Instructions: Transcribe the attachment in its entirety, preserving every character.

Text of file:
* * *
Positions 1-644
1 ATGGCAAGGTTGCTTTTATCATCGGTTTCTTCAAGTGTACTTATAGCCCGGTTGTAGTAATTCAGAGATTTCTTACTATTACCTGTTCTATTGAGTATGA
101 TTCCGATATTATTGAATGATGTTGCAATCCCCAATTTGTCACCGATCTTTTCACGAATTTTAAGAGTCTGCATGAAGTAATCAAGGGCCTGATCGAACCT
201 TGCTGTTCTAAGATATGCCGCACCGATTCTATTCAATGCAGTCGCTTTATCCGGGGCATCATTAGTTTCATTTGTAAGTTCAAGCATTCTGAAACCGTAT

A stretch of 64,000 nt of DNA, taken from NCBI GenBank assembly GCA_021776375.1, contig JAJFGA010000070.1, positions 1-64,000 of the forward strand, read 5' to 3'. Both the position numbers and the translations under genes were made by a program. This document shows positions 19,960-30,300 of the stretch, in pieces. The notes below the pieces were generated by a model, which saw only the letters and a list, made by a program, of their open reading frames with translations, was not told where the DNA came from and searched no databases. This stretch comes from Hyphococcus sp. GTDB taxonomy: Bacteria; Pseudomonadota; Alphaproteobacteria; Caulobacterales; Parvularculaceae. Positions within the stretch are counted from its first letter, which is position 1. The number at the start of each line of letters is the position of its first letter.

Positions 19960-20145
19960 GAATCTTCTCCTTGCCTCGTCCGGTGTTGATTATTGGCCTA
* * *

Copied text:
Positions 1-644
1 ATGGCAAGGTTGCTTTTATCATCGGTTTCTTCAAGTGTACTTATAGCCCGGTTGTAGTAATTCAGAGATTTCTTACTATTACCTGTTCTATTGAGTATGA
101 TTCCGATATTATTGAATGATGTTGCAATCCCCAATTTGTCACCGATCTTTTCACGAATTTTAAGAGTCTGCATGAAGTAATCAAGGGCCTGATCGAACCT
201 TGCTGTTCTAAGATATGCCGCACCGATTCTATTCAATGCAGTCGCTTTATCCGGGGCATCATTAGTTTCATTTGTAAGTTCAAGCATTCTGAAACCGTAT

A stretch of 64,000 nt of DNA, taken from NCBI GenBank assembly GCA_021776375.1, contig JAJFGA010000070.1, positions 1-64,000 of the forward strand, read 5' to 3'. Both the position numbers and the translations under genes were made by a program. This document shows positions 19,960-30,300 of the stretch, in pieces. The notes below the pieces were generated by a model, which saw only the letters and a list, made by a program, of their open reading frames with translations, was not told where the DNA came from and searched no databases. This stretch comes from Hyphococcus sp. GTDB taxonomy: Bacteria; Pseudomonadota; Alphaproteobacteria; Caulobacterales; Parvularculaceae. Positions within the stretch are counted from its first letter, which is position 1. The number at the start of each line of letters is the position of its first letter.

Positions 19960-20145
19960 GAATCTTCTCCTTGCCTCGTCCGGTGTTGATTATTGGCCTA